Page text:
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Transient Global Amnesia Deteriorates the Network Efficiency of the Theta Band

  • Young Ho Park ,

    Contributed equally to this work with: Young Ho Park, Jeong-Youn Kim

    Affiliation Department of Neurology, Seoul National University College of Medicine and Clinical Neuroscience Center, Seoul National University Bundang Hospital, Seongnam, Korea

  • Jeong-Youn Kim ,

    Contributed equally to this work with: Young Ho Park, Jeong-Youn Kim

    Affiliation Department of Biomedical Engineering, Hanyang University, Seoul, Korea

  • SangHak Yi,

    Affiliation Department of Neurology, Seoul National University College of Medicine and Clinical Neuroscience Center, Seoul National University Bundang Hospital, Seongnam, Korea

  • Jae-Sung Lim,

    Affiliation Department of Neurology, Seoul National University Boramae Hospital, Seoul, Korea

  • Jae-Won Jang,

    Affiliation Department of Neurology, Kangwon National University Hospital, Chuncheon, Korea

  • Chang-Hwan Im ,

    neuroksy@snu.ac.kr (SYK); ich@hanyang.ac.kr (CHI)

    ‡ These authors also contributed equally to this work.

    Affiliation Department of Biomedical Engineering, Hanyang University, Seoul, Korea

  • SangYun Kim

    neuroksy@snu.ac.kr (SYK); ich@hanyang.ac.kr (CHI)

    ‡ These authors also contributed equally to this work.

    Affiliation Department of Neurology, Seoul National University College of Medicine and Clinical Neuroscience Center, Seoul National University Bundang Hospital, Seongnam, Korea

Transient Global Amnesia Deteriorates the Network Efficiency of the Theta Band

  • Young Ho Park, 
  • Jeong-Youn Kim, 
  • SangHak Yi, 
  • Jae-Sung Lim, 
  • Jae-Won Jang, 
  • Chang-Hwan Im, 
  • SangYun Kim
PLOS
x

Abstract

Acute perturbation of the hippocampus, one of the connector hubs in the brain, is a key step in the pathophysiological cascade of transient global amnesia (TGA). We tested the hypothesis that network efficiency, meaning the efficiency of information exchange over a network, is impaired during the acute stage of TGA. Graph theoretical analysis was applied to resting-state EEG data collected from 21 patients with TGA. The EEG data were obtained twice, once during the acute stage (< 24 hours after symptom onset) and once during the resolved stage (> 2 months after symptom onset) of TGA. Characteristic path lengths and clustering coefficients of functional networks constructed using phase-locking values were computed and normalized as a function of the degree in the delta, theta, alpha, beta 1, beta 2 and gamma frequency bands of the EEG. We investigated whether the normalized characteristic path length (nCPL) and normalized clustering coefficients (nCC) differed significantly between the acute and resolved stages of TGA at each frequency band using the Wilcoxon signed-rank test. For networks where the nCPL or nCC differed significantly between the two stages, we also evaluated changes in the connections of the brain networks. During the acute stage of TGA, the nCPL of the theta band networks with mean degrees of 8, 8.5, 9 and 9.5 significantly increased (P < 0.05). During the acute stage, the lost edges for these networks were mostly found between the anterior (frontal and anterior temporal) and posterior (parieto-occipital and posterior temporal) brain regions, whereas newly developed edges were primarily found between the left and right frontotemporal regions. The nCC of the theta band with a mean degree of 5.5 significantly decreased during the acute stage (P < 0.05). Our results indicate that TGA deteriorates the network efficiency of the theta frequency band. This effect might be related to the desynchronization between the anterior and posterior brain areas.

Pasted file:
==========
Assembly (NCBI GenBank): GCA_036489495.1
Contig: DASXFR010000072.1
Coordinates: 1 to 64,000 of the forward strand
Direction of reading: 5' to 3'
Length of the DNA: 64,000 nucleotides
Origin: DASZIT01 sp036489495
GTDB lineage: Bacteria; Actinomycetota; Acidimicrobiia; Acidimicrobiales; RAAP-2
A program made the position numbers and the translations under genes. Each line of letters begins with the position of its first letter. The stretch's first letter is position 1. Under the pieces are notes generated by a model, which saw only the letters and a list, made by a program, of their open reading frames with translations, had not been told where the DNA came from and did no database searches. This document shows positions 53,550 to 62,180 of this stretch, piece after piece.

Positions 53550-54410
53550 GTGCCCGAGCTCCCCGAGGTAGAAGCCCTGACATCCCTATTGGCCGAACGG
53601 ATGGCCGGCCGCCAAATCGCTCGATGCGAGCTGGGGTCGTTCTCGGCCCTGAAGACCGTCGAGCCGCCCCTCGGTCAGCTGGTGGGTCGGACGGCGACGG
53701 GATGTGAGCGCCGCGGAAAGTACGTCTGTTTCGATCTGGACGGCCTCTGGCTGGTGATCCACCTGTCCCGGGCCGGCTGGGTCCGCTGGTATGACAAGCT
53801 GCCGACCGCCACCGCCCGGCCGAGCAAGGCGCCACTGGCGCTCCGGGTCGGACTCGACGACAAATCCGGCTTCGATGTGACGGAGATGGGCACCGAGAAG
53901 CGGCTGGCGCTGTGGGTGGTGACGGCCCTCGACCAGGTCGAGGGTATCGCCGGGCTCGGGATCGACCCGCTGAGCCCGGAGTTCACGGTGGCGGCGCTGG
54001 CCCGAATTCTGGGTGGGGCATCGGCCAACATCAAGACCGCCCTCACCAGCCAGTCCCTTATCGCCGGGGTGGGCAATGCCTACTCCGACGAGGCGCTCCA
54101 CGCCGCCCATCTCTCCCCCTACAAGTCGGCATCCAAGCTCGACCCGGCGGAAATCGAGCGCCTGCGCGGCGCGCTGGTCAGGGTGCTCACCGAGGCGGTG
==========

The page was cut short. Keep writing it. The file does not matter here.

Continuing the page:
Introduction

Transient global amnesia (TGA) is an interesting syndrome of unknown etiology that is characterized by the abrupt onset of repetitive questioning. Despite the presence of profound amnesia, patients with TGA appear to have intact general cognition during the attack. They remain alert and communicative without focal neurological signs [1], and their memory usually starts to recover after a few hours, returning to normal within a day [2]. Emotional stress, physical efforts, temperature change and sexual intercourse are common precipitating events of TGA [2].

Because focal hyperintense diffusion-weighted imaging (DWI) lesions in area CA1 of the hippocampus have been reported during the acute stage of TGA [3], hippocampal CA1 injury and the subsequent perturbation of corticohippocampal circuits have been regarded as key steps in the pathophysiological cascade of TGA [4]. Before the documentation of these hippocampal DWI lesions, mesiotemporal hypoperfusion with concomitant involvement of various cortical and subcortical structures had also been noted in patients with TGA, suggesting alterations of the hippocampus and corticohippocampal circuits [5]. Recently, corticohippocampal disruption was identified within the episodic memory network during a TGA attack in a resting-state functional MRI study [6].

Graph theory enables the quantitative measurement of cortical connection features [7]. Path length, which is the number of edges that must be traversed to go from one node to any other node, is a key graph-theoretical index [8]. The average path length over all possible pairs of nodes, called the characteristic path length (CPL), is inversely related to the efficiency of information exchange over a network [8,9]. Given that the hippocampus is one of the major connector hubs in the brain [10], the perturbation of the hippocampal network during TGA might deteriorate the network efficiency.

In the current study, patients with TGA underwent resting-state EEG twice: once during the acute stage and once during the resolved stage of TGA. We investigated the hypothesis that acute TGA impairs network efficiency by comparing the CPL of the acute stage with that of the resolved stage in each frequency band. To examine whether another network characteristics are also affected during TGA, we evaluated the clustering coefficient (CC), which is related to the functional specificity of regional brain areas [11].